By Paul Gable
Horry County Council is within one ordinance reading of establishing a permanent slush fund for pet projects using 60% of Hospitality Fee collections countywide as the revenue source.
A 2.5% hospitality fee tax is collected on prepared foods and drinks, admissions and lodging throughout the county.
Forty percent of the revenue (1% of the total 2.5% tax) is returned to the original jurisdiction (incorporated areas or the county for unincorporated area collections) in which the tax is collected. The remaining 60 percent of the revenue (1.5% of the total 2.5% tax) goes to Horry County specifically to pay off bonds issued for Ride I road projects.
Some of those bonds will be paid off in 2017 with the remaining bonds projected to be paid off in 2019. When the Hospitality Fee legislation was passed over 20 years ago, county council established a sunset provision for the 1.5% portion pledged for bonds.
In other words, 60 percent of the Hospitality Fee was supposed to go away when those Ride I bonds were paid off.
But, once a tax is created, government hates to see it destroyed.
Therefore, county council is moving rapidly to remove the sunset clause and allow the full 2.5% tax to be collected ad infinitum. According to county administrator Chris Eldridge, this tax currently collects approximately $38 million in revenue to the county annually.
To put that amount into perspective, $38 million is approximately 25 percent of the county’s general fund budget for Fiscal Year 2018, which begins July 1, 2017.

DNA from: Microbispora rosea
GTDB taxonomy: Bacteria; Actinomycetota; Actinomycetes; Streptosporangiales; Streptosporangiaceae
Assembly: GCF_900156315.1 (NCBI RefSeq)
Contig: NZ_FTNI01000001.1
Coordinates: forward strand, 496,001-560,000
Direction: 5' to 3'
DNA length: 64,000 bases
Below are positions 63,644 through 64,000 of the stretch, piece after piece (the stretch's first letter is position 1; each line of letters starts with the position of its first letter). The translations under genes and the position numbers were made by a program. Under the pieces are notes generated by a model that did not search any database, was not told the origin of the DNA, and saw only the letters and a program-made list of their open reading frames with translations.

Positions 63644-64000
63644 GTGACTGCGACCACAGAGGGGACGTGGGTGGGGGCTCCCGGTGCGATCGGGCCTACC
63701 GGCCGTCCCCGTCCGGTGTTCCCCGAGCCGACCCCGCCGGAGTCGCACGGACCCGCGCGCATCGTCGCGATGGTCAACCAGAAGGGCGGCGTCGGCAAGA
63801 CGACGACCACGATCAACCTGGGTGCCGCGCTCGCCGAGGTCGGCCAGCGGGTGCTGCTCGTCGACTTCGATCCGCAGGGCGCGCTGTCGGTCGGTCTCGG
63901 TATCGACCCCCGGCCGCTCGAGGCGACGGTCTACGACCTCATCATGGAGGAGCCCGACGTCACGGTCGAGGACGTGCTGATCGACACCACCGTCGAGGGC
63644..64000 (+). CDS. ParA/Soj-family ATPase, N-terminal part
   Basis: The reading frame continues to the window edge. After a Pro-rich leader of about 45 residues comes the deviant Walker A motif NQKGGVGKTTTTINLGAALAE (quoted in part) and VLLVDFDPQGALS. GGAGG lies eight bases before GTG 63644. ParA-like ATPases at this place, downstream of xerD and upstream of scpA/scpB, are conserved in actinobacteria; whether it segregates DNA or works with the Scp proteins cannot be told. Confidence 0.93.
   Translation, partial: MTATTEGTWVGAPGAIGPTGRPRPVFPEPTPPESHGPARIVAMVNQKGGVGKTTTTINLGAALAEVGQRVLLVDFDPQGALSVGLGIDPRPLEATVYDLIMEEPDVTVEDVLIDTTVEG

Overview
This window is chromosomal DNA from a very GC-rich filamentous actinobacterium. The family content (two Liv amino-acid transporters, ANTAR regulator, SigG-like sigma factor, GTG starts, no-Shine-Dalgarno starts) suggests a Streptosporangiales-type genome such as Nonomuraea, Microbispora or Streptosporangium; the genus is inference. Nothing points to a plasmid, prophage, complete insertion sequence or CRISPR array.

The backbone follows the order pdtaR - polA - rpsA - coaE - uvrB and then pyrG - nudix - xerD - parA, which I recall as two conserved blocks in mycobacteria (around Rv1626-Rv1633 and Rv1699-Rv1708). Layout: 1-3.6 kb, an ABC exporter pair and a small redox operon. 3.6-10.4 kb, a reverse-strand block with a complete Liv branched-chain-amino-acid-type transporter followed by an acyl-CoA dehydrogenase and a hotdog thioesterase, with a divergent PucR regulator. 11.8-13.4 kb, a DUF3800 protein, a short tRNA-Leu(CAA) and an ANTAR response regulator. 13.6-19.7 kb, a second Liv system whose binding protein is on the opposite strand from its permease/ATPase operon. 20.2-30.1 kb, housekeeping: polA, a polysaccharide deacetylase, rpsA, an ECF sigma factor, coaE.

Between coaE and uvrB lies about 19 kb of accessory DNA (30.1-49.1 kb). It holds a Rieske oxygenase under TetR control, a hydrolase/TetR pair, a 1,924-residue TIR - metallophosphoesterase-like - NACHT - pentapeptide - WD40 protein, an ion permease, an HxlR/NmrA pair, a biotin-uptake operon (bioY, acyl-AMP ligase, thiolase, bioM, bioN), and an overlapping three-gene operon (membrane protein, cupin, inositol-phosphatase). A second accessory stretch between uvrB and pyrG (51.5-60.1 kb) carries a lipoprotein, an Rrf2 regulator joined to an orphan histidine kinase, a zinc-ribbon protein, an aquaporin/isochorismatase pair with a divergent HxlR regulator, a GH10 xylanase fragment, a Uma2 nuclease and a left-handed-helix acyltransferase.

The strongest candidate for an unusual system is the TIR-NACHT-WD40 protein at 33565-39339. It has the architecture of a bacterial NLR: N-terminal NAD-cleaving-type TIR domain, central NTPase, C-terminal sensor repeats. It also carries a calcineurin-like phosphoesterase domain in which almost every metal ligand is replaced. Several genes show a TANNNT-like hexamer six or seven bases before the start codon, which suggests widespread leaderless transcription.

The revenue from this tax would not go directly into the general fund. According to state law, it must be spent on tourism related projects.
But, there is little in Horry County that cannot be deemed ‘tourism related” and a little creative accounting by the government, something governments in general are very good at, could open this tax revenue to expenditures on all types of projects.
One of the projects specifically mentioned during last week’s second reading discussion of the ordinance was I-73. Proceeds from the tax extension could be used to complete I-73 in Horry County (extending the current SC 22 from Aynor to the county line). This would be funded completely with the locally generated Hospitality Fee.
It was also speculated, the money the county spends on this extension could be used by South Carolina as a state match for possible federal funds to extend I-73 from the Horry County line to an interchange with I-95 in Dillon.
This would mean that Horry County funded interstate highway construction almost entirely with local funds within the county while providing the state matching funds for work on the highway outside the county.
Part of the discussion last week centered on the estimate that tourists pay approximately 75% of the Hospitality Fees collected in Horry County. At least this estimate is down from the 90% estimates we were hearing in 1996.
However, close analysis of Hospitality Fee collections in January vs. July of any year brings the quick conclusion that, at best, this split between what is collected from tourists to what is collected from locals, with this tax, is much nearer 50-50. And, Horry County citizens pay this tax 365 days per year.
There are many reasons extending this tax beyond its original sunset date is not a good idea. One major negative is there are no dedicated projects the money is to be spent on meaning it will become a giant slush fund to benefit those with the largest political influence.
However, even more importantly, the citizens of Horry County were promised this tax would end when the Ride I bonds were retired.
Now, county council proposes to break that promise.